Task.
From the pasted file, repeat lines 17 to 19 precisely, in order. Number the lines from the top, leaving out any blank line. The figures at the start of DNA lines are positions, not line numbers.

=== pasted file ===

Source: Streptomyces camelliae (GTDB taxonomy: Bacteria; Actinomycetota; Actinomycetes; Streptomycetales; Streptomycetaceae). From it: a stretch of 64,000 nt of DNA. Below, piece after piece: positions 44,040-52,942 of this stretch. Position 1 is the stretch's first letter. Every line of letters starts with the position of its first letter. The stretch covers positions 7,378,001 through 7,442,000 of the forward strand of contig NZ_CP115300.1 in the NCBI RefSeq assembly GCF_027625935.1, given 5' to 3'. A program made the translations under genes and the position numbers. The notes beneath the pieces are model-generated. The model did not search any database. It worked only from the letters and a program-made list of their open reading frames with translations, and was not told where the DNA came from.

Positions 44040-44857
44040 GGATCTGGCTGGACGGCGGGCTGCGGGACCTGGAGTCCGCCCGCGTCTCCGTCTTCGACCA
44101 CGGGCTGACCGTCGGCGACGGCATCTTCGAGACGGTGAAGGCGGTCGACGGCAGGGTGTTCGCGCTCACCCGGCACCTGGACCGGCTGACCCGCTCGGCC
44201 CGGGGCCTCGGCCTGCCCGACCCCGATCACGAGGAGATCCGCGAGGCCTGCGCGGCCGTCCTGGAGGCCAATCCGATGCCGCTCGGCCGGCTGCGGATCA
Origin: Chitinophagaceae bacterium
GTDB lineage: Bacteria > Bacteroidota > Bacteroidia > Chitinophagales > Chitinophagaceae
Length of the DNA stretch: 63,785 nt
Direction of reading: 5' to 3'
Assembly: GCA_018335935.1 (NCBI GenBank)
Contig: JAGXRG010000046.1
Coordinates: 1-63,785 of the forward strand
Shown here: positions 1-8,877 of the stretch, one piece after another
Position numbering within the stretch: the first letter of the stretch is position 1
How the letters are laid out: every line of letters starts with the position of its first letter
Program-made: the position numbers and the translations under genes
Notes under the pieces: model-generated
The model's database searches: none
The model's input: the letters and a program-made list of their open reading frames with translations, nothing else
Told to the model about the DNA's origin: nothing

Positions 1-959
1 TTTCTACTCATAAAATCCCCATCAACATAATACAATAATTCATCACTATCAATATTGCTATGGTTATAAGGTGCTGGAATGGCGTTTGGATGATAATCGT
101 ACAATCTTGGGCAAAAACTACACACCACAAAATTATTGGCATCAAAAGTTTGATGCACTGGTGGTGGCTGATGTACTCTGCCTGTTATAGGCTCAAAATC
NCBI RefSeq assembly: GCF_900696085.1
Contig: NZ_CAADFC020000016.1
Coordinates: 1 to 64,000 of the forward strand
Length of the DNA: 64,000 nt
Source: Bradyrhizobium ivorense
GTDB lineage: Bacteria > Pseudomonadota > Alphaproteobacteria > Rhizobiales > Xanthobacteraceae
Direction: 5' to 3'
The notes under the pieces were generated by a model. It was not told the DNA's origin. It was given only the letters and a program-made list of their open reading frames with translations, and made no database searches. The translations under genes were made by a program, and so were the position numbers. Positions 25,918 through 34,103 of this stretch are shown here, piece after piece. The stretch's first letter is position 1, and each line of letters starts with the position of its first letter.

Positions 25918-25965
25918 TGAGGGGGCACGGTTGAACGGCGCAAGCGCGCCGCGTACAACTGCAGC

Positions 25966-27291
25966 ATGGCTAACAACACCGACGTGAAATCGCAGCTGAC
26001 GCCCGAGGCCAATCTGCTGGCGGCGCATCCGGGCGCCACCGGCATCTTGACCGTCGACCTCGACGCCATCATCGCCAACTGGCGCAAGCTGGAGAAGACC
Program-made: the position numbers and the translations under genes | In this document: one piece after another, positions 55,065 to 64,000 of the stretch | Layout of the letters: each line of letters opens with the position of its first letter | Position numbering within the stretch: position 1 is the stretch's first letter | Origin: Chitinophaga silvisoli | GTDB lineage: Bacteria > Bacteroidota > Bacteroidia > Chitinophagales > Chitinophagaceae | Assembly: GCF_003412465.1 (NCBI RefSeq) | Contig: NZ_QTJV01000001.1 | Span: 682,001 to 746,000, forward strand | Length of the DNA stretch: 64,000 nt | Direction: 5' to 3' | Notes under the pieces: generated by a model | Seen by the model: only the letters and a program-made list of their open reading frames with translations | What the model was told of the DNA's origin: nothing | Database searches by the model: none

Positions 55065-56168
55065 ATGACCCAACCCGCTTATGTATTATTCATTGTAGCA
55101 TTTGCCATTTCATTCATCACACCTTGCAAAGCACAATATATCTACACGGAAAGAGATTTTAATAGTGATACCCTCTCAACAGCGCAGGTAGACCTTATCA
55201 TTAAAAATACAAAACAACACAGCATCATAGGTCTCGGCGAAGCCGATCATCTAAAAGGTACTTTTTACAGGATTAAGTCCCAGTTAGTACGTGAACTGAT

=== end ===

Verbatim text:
Notes under the pieces: model-generated
The model's database searches: none
The model's input: the letters and a program-made list of their open reading frames with translations, nothing else